Pro­test­ers are shun­ning Iran’s in­flu­ence

▶ Tehran is strug­gling to keep its stran­gle­hold on Le­banon and Iraq amid anger of the masses

The National - News - - OPINION -

This past week has seen vast up­heaval in the re­gion as Le­banese and Iraqi cit­i­zens of all sects have mo­bilised in their re­spec­tive coun­tries to de­mand bet­ter liv­ing con­di­tions, the fall of a cor­rupt and sec­tar­ian rul­ing elite, and an end to for­eign in­ter­fer­ence in their na­tions’ af­fairs. In Iraq, pro­test­ers have been met with bul­lets and tear gas but the back­lash has not stopped them. On Fri­day, Iraq saw its largest protests since the fall of Sad­dam Hus­sein. In Le­banon, peo­ple are still protest­ing, even af­ter prime min­is­ter Saad Hariri and his gov­ern­ment stepped down last week. Faced with an im­passe, Iraqi pres­i­dent Barham Salih ac­cepted prime min­is­ter Adel Ab­dul Mahdi’s res­ig­na­tion on con­di­tion it did not cre­ate a “con­sti­tu­tional vacuum”. But just as Mr Hariri’s res­ig­na­tion did not re­solve Le­banon’s woes, Mr Ab­dul Mahdi step­ping down will not bring an end to Iraq’s crises. An over­haul of the po­lit­i­cal sys­tem is needed to weaken Iran’s grip, but Tehran will not give up that eas­ily.

On Wed­nes­day Qassem Soleimani, the head of the Is­lamic Rev­o­lu­tion­ary Guards Corps, went to Bagh­dad in a bid to stop Mr Ab­dul Mahdi’s res­ig­na­tion. This was not his first visit to Iraq since protests be­gan. The day af­ter demon­stra­tions erupted, Mr Soleimani met top Iraqi se­cu­rity of­fi­cials. The day af­ter his visit, more than 100 peo­ple were killed at the hands of uniden­ti­fied snipers and mem­bers of Iran-backed mili­tias. The is­sue of mili­tias has brought trou­bles to Iraq for years, and to­day they are united un­der the ban­ner of the Pop­u­lar Mo­bil­i­sa­tion Forces, or PMF. Although the coali­tion was meant to be in­te­grated into the Iraqi mil­i­tary af­ter help­ing de­feat ISIS, the PMF of­ten act with­out ac­count­abil­ity. Tehran is anx­ious to keep wield­ing in­flu­ence via such prox­ies – no mat­ter the cost.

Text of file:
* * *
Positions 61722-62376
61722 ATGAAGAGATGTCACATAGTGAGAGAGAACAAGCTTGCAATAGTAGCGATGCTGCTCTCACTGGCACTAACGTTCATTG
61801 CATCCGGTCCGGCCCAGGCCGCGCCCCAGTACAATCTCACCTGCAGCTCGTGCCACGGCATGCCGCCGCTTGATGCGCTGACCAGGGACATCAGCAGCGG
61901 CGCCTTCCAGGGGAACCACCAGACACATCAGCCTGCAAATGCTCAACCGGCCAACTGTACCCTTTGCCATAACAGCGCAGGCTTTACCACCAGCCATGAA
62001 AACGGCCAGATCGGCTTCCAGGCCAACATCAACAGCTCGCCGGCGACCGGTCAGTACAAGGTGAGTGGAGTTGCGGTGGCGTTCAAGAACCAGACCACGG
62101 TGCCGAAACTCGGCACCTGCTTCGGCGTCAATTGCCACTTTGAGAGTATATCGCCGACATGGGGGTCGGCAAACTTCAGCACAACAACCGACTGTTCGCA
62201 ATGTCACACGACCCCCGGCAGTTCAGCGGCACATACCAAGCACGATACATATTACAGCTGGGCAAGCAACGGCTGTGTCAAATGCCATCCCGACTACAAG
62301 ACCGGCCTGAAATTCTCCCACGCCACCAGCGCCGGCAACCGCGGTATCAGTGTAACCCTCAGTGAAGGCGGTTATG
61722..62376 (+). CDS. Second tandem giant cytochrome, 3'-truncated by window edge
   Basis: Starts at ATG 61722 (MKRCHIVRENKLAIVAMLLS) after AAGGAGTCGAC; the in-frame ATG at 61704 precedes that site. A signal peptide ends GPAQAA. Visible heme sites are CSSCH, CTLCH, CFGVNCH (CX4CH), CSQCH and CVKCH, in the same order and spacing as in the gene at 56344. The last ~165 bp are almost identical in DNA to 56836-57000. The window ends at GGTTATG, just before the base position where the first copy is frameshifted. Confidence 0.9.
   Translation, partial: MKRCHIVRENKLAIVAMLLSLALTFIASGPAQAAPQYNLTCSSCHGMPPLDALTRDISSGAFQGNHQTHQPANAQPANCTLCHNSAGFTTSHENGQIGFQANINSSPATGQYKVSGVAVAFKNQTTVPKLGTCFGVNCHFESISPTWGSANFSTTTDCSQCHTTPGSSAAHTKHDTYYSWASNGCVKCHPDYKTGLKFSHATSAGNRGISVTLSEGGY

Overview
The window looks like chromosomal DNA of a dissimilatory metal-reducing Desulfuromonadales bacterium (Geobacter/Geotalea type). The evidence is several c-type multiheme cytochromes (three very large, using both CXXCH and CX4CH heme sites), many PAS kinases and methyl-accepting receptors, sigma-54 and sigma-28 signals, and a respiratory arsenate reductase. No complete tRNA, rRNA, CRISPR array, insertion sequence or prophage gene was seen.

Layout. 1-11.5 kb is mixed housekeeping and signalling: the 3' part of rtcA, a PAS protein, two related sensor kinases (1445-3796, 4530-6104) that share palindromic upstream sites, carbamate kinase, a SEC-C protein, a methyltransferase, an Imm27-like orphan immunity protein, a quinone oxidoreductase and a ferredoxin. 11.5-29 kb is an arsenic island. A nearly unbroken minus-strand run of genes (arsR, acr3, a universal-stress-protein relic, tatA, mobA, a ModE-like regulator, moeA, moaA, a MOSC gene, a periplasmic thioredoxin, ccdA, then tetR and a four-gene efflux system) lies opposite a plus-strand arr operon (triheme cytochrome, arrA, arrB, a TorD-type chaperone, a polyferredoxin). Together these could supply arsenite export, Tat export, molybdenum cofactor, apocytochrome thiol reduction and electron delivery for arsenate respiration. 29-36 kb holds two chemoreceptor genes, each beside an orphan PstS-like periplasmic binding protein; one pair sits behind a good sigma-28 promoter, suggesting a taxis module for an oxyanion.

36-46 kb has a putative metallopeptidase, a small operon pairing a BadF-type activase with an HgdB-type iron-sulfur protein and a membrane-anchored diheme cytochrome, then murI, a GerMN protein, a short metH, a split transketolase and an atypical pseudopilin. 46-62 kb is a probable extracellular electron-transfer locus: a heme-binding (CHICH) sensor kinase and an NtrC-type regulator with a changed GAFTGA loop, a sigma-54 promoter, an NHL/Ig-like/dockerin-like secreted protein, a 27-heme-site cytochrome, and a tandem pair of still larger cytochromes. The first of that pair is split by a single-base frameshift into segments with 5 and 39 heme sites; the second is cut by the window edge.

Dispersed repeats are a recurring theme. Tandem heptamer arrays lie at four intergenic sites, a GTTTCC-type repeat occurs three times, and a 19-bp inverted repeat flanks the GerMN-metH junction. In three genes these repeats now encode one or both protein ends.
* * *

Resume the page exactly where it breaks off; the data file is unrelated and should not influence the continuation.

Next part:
Although Mr Soleimani’s pres­ence in Bagh­dad sig­nals Iran’s med­dling is as brazen as ever, the fact the IRGC chief has vis­ited Iraq sev­eral times since the start of protests shows Tehran is no longer as pow­er­ful as it used to be and that the pop­u­lar­ity of its prox­ies is on the wane.

In both Iraq and Le­banon, cit­i­zens are wak­ing up to the re­al­ity that sec­tar­i­an­ism only di­vides na­tions. Iran had sought to por­tray it­self as a de­fender of Shi­ites, cash­ing in on sec­tar­ian di­vi­sions to fi­nance armed prox­ies that ter­rorise or­di­nary civil­ians. But Iraq’s protests first broke out in the coun­try’s Shi­ite-ma­jor­ity south, a sign that its peo­ple are tired of be­ing ma­nip­u­lated by Tehran.

Pro­test­ers refuse to be in­tim­i­dated. De­spite the death toll, they are tak­ing to the streets of Iraq in even larger num­bers and have at­tacked proxy mili­tias di­rectly. The fact demon­stra­tors are ready to give their lives in the fight against mili­tias shows the ex­tent of their re­jec­tion of th­ese forces. Th­ese prox­ies have ef­fec­tively pre­vented a coun­try with a wealth of oil, his­tory and re­li­gious sites of sig­nif­i­cance for Sun­nis and Shi­ites alike from flour­ish­ing and pro­vid­ing its cit­i­zens with a de­cent liv­ing. Iraqis want a na­tion that pri­ori­tises their rights and needs above those of any other coun­try. Af­ter decades of hard­ships, it is high time for Iraq’s lead­ers to heed th­ese de­mands and stop the blood­shed.

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